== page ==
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The purpose of
this policy brief is to evaluate the implications of diffusing power and
influence in the international system from a major international relations
paradigm: classical realism. To begin with, realism,
a theory formed after World War II, is used in international politics to
describe the relations between states and how international politics work (Lecture
3). Some of the most used terms in realism are anarchy, conflicts, survival,
self-help, power, status, and States (FLS, 2016, p. xxvii). According to realists the political power in
international politics is not equally divided which means that some states are
strong, some states are not. This is an indication that the weakest states work
to survive, and to do so they build military institutions. In doing so, other
states feel insecure and also try to build military institutions to survive and
to defend themselves. This then leads to a situation where states are unable to
trust other states (Lecture 3). This is called self-help, the notion when
states must depend on themselves only (Lecture 3). Therefore, the focus of the
analysis for realists is the struggle for power among states in that anarchic
international system. Major actors for realists are states and these states are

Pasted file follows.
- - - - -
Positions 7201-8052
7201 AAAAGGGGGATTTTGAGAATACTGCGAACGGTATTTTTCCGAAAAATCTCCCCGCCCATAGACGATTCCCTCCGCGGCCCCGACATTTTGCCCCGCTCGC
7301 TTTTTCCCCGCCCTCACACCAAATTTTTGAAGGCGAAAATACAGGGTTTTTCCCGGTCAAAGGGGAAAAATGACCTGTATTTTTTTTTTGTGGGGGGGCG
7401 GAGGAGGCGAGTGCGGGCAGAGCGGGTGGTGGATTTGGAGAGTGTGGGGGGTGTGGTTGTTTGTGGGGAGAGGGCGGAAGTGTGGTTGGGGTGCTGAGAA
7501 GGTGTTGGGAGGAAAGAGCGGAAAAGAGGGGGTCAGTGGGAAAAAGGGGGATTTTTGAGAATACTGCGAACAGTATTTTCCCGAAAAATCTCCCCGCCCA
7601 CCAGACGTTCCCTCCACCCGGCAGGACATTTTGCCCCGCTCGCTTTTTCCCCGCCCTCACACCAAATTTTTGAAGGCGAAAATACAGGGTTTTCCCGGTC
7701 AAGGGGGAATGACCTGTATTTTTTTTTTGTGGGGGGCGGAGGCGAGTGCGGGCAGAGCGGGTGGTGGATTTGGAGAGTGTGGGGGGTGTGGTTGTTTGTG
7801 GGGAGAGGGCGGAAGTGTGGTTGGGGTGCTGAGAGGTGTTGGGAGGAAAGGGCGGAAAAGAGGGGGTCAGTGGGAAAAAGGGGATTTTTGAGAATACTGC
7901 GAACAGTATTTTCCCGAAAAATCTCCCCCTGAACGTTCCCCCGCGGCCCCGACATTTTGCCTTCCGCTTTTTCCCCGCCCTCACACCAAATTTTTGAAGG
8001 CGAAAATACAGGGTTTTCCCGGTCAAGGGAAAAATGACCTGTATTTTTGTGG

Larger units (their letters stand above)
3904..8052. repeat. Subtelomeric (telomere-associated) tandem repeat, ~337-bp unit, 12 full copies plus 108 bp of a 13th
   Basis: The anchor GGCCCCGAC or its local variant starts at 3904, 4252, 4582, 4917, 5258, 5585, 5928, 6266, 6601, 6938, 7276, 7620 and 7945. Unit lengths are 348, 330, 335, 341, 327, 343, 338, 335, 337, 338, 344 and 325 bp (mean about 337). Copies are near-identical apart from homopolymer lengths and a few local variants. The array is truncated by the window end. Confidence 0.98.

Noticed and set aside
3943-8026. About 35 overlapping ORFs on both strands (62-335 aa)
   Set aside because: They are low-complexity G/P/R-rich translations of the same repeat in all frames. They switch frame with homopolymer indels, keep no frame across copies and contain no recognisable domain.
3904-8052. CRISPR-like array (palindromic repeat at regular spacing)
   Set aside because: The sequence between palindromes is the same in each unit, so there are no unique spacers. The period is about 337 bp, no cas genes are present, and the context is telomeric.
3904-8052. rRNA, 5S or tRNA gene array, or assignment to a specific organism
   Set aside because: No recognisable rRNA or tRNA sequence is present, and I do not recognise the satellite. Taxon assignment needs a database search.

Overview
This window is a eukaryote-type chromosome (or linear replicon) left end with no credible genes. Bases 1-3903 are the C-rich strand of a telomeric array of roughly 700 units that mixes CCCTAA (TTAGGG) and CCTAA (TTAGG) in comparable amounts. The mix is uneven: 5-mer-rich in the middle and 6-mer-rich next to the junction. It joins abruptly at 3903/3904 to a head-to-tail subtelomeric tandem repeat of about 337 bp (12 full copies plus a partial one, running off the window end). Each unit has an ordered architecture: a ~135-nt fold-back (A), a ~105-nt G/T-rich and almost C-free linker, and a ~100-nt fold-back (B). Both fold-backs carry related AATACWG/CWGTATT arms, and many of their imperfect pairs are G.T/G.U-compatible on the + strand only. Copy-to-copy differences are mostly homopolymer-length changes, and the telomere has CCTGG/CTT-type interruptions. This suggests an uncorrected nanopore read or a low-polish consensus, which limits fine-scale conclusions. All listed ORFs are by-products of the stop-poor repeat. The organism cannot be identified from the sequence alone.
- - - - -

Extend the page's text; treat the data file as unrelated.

rational actors and act rationally in order to make decisions. In international
politics, there are two types of realism – 
classical realism and structural realism. Classical realists say that
the drive for power and the will to dominate leads to struggles between states,
and that it is the human nature that results in conflicts between states (Lecture
3).

 

While it is
without a doubt able to clarify some important events, structural realism can’t
clarify all or even the majority of events. As a result of that, classical
realism is more fitting in this context because by considering a wider scope of
elements, classical realism is able to explain contemporary events and in this
case, a hypothetical scenario 25 years from now. However, it is noteworthy that
a single theory used to demonstrate international relations will not be
adequate and various other approaches are necessary to determine the future of
the global economy that we live in.